“Human eyes tolerate neither sun, coitus, cadavers, nor obscurity, but with different reactions.” With this phrase, taken from the surrealist text L’Anus solaire, the French philosopher Georges Bataille points out that mankind has a tendency to alienate, with anguish or disgust, certain elements of existence from one’s field of vision, thus from everyday life, regardless of knowing that these elements are fundamental and inevitable. But it’s these elements, regarded as obscure and because of this relegated to the margins of human acceptance, which Bataille considers to be the only source of the contradiction which can lead man to overcome its contemplation of pure forms and undertake a search for unknown expressions. From this, the notions of “abjection” and “informe” (formless) emerge, on which the philosopher based the majority of his thinking in order to underline the end of the art-beauty equation which had conditioned art history up until the vanguards of the early twentieth century.
Filip Berendt takes this reflection as his starting point and much of his artistic work is employed to represent it: through a new interpretation of organic substances and the unusual juxtaposition of various elements, the Polish photographer undertakes a research which surpasses the limits dictated by both conventional and abstract structures, in favour of the freedom of concrete forms.
The series Pandemic revolves around the close encounter with elements such as mould and fungal colonies, which are captured in their nature of live substance, enriched by an array of details. Although they appear as though objective, these images are not characterised by the detachment of a scientific documentation: on the contrary, as the title itself suggests, they hold within them a hidden energy, universal and potentially dangerous. The inevitable encounter with something we’re used to thinking of in terms of the semantic field of the “small” and “superficial”, disturbs us and at the same time seduces us. As a direct consequence, in the attempt to control these feelings we’re driven to place what we see into a familiar domain, by instinctively finding references to abstract iconography or to objects characterised by recognisable forms and functions. The effectiveness of the project, which insists on the gap between habit and perception, is guaranteed by the “excess of form”, defined as such by Bataille himself. It’s not so much the subject that creates discomfort in the viewer, but the importance the photographer gives to it, from the point of view of composition and dimension.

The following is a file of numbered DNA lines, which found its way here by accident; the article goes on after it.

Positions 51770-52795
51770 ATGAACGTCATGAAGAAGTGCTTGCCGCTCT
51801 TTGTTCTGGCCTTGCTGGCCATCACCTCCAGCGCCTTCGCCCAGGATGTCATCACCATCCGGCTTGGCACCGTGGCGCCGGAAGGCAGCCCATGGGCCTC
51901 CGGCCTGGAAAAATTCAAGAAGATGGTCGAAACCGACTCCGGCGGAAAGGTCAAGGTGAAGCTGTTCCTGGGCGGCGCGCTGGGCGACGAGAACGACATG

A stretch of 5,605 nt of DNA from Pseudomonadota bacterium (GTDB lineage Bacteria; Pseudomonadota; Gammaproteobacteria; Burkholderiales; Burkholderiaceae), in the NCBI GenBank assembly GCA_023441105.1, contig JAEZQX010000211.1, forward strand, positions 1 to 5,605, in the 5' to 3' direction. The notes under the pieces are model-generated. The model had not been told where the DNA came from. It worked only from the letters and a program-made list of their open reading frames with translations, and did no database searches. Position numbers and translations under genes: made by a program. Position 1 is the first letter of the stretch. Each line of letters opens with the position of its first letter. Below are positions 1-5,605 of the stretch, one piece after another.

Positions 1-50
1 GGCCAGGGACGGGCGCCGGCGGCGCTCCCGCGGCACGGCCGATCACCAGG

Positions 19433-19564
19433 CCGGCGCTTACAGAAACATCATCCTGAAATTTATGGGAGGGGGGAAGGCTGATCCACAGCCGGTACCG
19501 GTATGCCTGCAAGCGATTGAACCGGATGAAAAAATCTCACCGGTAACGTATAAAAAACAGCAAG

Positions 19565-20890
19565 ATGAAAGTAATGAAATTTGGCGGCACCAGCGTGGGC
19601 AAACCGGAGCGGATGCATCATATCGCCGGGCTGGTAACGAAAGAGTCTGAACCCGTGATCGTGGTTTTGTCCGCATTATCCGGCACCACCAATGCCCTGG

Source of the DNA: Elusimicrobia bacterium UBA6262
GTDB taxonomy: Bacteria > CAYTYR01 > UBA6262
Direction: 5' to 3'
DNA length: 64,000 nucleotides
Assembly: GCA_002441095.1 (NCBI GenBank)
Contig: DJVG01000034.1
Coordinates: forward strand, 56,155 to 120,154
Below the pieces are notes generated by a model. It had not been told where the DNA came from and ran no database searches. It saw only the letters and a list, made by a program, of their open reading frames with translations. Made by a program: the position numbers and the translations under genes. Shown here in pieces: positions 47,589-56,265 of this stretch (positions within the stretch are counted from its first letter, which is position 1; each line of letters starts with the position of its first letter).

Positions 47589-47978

In Still Life, Berendt further exaggerates the desublimation of the images by shifting the attention from a purely material level to one based around the connections between different elements. The photographs, based on the juxtaposing, overlapping and combination of objects of different nature and origin, capture an interaction between them of which we’re not able to identify the origin nor the meaning: if analysed individually, we would be able to recognise many of the elements portrayed, but their simultaneous presence in the same scene cancels any possibility of recognising a logical dimension. In this series, as in Pandemic, the organic proliferation is dominant, but here the sense of attraction and repulsion is absorbed by a larger mechanism of curiosity and distress which on the one hand disturbs us, on the other hand opens up new possibilities of interpretation.
What Bataille theorised as “informe”, in other words the third option capable of overcoming the opposition between form and content, passes through the same procedure of being thrown into disorder which Berendt carries out in his photographs: concentrating on the obvious, they surpass the hierarchy and absolute values to emancipate our artistic vision from any pre-established aesthetic ideal.
This article was published on YET magazine #5, April 2014